Well, I'm one of those who pointed and laughed at people who kept web journals. I looked at people using Blogger
- which I discounted because I had no intention of providing write access to my website, to a remotely hosted tool like that - and LiveJournal.com
where I saw the cartoonish graphics that looked like they were drawn by kindergarden students. I looked at K5
but only recently have I really become a fan of the scoop engine. I've been a
/. junkie for quite a while and I've implemented a couple of sites with the early releases of SlashCode
and I thought it was the greatest thing since sliced bread. As I mentioned, I've recently become a fan of the Scoop Engine
and considered starting a journal there. I have a couple sites in the planning stages which will probably make use of the scoop engine, including my personal site where I expect to use it for publication of the articles I've been writing recently. Anyway, I chose
/. for my journal mostly out of loyalty, although K5 was a close runner-up. Thanks Rob for getting the site migrated to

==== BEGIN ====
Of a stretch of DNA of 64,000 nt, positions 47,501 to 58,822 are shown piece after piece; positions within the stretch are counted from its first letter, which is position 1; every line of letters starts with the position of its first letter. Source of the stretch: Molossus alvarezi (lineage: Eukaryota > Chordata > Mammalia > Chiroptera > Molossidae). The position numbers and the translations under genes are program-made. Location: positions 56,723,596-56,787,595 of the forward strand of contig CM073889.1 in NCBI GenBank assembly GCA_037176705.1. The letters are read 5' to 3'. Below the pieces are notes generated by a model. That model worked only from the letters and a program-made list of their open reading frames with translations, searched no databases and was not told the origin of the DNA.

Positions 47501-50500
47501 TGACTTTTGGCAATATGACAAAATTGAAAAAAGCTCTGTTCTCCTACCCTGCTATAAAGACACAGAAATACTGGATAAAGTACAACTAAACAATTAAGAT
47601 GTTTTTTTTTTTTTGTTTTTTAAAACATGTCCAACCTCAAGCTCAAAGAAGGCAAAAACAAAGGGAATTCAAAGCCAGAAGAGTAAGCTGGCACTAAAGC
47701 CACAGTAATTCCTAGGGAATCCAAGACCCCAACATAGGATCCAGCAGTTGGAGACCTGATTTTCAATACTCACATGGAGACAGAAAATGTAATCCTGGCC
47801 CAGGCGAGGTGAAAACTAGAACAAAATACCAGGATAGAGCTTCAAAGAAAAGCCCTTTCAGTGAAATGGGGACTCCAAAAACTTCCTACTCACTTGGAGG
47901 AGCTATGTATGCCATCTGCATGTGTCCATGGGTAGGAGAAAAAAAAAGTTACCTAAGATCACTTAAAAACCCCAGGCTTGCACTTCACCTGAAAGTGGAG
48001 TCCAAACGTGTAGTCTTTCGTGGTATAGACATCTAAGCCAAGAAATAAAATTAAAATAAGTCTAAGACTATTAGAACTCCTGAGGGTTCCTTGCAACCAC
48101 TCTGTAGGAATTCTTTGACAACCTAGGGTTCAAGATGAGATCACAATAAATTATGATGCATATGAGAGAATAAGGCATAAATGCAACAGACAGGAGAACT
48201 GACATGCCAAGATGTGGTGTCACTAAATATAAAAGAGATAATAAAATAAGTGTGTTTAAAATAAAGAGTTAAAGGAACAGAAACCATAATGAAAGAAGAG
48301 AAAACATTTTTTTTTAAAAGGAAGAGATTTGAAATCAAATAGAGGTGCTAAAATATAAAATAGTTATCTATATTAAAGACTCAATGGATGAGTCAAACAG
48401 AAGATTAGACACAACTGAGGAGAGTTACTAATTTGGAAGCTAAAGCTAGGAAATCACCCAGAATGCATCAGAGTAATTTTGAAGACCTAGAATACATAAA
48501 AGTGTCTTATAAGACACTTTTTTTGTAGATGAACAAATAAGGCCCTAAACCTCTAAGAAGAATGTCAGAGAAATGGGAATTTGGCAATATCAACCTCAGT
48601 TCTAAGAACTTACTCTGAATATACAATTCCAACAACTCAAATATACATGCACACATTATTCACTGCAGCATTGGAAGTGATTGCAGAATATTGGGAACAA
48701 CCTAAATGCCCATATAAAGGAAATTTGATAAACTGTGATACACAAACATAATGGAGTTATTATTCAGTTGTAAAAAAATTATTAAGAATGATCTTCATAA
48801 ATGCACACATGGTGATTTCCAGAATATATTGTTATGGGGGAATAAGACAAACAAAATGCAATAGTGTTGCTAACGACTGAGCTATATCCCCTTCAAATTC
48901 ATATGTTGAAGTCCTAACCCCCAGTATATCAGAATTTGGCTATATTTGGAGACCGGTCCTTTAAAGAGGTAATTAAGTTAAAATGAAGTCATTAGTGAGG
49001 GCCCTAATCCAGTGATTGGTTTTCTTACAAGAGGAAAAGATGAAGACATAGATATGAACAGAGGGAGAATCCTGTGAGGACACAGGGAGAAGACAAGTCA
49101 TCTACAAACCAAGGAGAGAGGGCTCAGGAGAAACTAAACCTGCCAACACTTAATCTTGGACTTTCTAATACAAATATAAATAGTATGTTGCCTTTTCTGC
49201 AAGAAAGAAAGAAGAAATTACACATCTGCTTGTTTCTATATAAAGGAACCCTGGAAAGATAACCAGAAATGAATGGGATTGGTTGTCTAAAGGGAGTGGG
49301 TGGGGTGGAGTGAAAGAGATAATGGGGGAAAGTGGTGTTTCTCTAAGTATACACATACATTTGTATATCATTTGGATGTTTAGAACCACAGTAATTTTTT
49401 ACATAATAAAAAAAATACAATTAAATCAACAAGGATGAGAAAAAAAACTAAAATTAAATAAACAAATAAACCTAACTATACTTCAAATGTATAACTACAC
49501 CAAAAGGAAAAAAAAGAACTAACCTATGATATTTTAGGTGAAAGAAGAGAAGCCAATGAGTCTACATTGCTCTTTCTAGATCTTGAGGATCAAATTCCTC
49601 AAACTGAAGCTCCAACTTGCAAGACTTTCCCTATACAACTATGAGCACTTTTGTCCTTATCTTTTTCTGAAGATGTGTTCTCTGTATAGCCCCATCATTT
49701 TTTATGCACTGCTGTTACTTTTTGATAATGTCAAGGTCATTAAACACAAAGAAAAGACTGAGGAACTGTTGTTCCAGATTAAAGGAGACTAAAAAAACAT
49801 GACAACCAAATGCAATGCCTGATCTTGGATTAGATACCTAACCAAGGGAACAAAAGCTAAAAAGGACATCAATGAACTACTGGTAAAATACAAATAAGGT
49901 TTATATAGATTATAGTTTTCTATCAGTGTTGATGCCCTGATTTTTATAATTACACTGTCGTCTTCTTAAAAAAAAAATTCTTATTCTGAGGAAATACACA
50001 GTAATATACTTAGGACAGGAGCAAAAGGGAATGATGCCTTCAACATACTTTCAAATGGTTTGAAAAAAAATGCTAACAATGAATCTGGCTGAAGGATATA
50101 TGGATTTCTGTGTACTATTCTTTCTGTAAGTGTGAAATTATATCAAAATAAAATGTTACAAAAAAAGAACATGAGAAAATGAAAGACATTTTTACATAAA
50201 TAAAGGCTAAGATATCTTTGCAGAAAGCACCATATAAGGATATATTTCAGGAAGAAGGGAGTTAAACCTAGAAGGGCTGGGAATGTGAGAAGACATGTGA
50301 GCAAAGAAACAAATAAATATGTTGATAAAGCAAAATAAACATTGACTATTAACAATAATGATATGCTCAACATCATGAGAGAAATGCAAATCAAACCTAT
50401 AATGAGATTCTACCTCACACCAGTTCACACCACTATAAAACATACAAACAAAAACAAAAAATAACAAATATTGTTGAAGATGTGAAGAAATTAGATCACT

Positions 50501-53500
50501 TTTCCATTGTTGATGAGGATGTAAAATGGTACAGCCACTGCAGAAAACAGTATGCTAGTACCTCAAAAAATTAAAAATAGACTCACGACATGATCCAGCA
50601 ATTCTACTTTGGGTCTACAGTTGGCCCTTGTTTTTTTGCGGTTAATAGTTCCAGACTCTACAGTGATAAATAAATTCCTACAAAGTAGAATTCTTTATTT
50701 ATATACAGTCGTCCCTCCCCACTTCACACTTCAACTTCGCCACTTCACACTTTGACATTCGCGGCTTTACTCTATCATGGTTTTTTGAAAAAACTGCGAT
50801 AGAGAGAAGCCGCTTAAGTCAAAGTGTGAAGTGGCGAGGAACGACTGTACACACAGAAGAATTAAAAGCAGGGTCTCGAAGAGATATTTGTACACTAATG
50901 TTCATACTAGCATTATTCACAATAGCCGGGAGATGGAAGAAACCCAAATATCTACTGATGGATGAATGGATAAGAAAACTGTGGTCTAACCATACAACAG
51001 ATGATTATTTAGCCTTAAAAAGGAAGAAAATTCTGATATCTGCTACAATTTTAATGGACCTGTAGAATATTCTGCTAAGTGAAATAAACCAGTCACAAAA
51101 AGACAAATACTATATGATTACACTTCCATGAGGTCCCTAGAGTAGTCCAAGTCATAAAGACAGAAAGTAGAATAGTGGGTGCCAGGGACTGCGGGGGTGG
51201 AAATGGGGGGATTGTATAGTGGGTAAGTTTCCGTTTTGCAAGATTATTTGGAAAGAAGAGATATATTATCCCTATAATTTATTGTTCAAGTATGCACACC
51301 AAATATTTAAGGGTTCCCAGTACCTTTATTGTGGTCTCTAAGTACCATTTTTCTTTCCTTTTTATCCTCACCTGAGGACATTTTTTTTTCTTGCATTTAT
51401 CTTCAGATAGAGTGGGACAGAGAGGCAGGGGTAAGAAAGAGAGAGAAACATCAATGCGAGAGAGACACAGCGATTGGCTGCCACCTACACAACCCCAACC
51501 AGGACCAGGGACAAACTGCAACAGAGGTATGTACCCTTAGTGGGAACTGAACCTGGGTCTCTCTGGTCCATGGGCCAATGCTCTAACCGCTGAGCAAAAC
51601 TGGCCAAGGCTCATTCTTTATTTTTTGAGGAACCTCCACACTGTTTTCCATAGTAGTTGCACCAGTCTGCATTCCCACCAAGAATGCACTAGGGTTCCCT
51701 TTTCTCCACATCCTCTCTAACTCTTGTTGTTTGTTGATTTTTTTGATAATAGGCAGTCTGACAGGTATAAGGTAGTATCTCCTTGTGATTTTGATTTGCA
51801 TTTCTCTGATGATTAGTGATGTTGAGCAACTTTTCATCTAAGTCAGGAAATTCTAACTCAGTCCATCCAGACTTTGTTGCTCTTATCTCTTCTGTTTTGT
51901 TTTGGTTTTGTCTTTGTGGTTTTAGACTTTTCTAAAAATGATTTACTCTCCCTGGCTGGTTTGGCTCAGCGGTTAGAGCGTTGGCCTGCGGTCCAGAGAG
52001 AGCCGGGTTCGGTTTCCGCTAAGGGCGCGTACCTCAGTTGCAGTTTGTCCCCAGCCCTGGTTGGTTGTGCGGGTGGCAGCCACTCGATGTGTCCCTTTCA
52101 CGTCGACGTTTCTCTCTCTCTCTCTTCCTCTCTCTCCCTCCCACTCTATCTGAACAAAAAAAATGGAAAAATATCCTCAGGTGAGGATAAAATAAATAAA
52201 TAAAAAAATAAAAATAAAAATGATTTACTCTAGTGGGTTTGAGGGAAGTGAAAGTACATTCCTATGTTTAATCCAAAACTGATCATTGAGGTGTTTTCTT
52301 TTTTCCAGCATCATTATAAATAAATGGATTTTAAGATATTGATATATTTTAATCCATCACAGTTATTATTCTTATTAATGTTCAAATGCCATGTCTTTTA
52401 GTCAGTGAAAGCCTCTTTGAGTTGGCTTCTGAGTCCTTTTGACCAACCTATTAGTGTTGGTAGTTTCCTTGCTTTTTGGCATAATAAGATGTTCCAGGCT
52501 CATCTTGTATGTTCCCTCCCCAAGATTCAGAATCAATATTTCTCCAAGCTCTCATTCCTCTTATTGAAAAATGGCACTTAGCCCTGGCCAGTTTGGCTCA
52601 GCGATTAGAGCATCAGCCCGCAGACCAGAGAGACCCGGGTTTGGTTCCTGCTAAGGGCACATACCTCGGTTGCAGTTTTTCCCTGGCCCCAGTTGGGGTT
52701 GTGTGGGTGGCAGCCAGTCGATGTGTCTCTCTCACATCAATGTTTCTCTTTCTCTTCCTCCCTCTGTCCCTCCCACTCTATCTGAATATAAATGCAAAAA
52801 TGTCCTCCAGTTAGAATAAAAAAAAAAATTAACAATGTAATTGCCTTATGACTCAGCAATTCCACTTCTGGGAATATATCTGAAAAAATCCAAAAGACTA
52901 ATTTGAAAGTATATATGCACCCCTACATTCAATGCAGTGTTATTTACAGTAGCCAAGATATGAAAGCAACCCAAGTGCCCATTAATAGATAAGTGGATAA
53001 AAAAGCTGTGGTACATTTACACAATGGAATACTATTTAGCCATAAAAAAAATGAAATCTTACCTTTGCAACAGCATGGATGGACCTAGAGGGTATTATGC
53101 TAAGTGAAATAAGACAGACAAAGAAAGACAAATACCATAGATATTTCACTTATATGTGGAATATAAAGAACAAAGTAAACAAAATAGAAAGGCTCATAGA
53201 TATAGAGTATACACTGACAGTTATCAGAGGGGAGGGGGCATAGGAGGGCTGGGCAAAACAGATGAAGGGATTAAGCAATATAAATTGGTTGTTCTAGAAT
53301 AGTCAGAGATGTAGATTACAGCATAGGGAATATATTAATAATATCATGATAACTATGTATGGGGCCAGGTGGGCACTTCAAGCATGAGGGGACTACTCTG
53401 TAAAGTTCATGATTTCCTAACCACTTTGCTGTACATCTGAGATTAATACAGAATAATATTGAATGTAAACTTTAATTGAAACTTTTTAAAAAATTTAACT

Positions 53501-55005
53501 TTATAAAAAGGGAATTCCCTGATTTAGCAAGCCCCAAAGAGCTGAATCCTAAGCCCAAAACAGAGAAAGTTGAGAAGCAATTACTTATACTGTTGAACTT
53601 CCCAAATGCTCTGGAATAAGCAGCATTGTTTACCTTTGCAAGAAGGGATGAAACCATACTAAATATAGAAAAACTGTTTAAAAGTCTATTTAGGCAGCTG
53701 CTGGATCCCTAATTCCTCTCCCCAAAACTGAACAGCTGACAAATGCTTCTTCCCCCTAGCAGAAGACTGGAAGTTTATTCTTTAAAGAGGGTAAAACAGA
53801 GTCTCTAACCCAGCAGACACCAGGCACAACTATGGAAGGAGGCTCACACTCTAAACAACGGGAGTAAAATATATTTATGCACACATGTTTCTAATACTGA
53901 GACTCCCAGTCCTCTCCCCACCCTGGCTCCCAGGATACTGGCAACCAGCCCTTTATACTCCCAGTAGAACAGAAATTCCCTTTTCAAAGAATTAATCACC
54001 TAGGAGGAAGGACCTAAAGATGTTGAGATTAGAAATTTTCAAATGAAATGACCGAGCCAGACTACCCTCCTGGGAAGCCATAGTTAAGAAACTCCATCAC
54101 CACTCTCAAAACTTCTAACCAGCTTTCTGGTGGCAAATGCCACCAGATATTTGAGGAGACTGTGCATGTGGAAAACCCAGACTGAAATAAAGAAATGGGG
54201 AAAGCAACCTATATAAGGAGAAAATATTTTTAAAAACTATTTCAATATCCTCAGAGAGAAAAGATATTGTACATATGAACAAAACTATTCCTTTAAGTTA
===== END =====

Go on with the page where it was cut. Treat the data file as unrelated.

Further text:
/code 2.2. Great Job!
I've spent a lot of time recently, thinking and writing about the state of the internet and intelectual property. It really is a vary interesting subject. I recently took my first vacation in three years, and took my laptop to the beach and wrote a number of essays on various sibjects along these lines. I felt like I was living one of those laptop commercials where the guy sits on a desk overlooking the ocean, at sunset, typing away on a laptop computer. On this subject, I have a few pointers for others:
- Sand in keyboards is a vary bad thing.
- Salt air doesn't work and play nicely with motherboards
- Vary few laptops have screens which can be read in direct sunlight
Hopefully I'll have some time to publish some of these essays eventually and when that happens I'll be sure to mention their locations here. In the meantime, a friend of min and I have resurected a piece of internet nostalgia from the old days (circa 1995). Many /. readers will remember the Keeprs of Lists , that humble order of monks who have taken as their holy mission, the keeping of lists, which, with joy, they make available to to all on the internet. Visitors may add to and vote lists - a new one made available each day - and may submit new lists to the Keepers for consideration.
OK. Well, I'm done pimping the website and I'm rinning out of other things to mention so this installment draws to a close...